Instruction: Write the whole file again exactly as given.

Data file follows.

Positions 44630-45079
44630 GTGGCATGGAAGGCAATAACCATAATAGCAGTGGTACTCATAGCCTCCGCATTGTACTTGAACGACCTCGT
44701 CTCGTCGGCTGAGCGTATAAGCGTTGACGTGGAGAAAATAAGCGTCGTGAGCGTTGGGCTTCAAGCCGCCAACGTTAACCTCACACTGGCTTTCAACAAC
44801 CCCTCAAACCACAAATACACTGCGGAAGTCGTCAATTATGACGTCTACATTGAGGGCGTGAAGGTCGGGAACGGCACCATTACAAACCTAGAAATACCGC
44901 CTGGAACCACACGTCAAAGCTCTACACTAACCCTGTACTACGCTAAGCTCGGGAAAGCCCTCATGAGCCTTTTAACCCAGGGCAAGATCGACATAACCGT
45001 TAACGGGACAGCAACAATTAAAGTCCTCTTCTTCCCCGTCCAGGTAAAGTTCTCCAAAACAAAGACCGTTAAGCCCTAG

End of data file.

Positions 44630-45079
44630 GTGGCATGGAAGGCAATAACCATAATAGCAGTGGTACTCATAGCCTCCGCATTGTACTTGAACGACCTCGT
44701 CTCGTCGGCTGAGCGTATAAGCGTTGACGTGGAGAAAATAAGCGTCGTGAGCGTTGGGCTTCAAGCCGCCAACGTTAACCTCACACTGGCTTTCAACAAC
44801 CCCTCAAACCACAAATACACTGCGGAAGTCGTCAATTATGACGTCTACATTGAGGGCGTGAAGGTCGGGAACGGCACCATTACAAACCTAGAAATACCGC
44901 CTGGAACCACACGTCAAAGCTCTACACTAACCCTGTACTACGCTAAGCTCGGGAAAGCCCTCATGAGCCTTTTAACCCAGGGCAAGATCGACATAACCGT
45001 TAACGGGACAGCAACAATTAAAGTCCTCTTCTTCCCCGTCCAGGTAAAGTTCTCCAAAACAAAGACCGTTAAGCCCTAG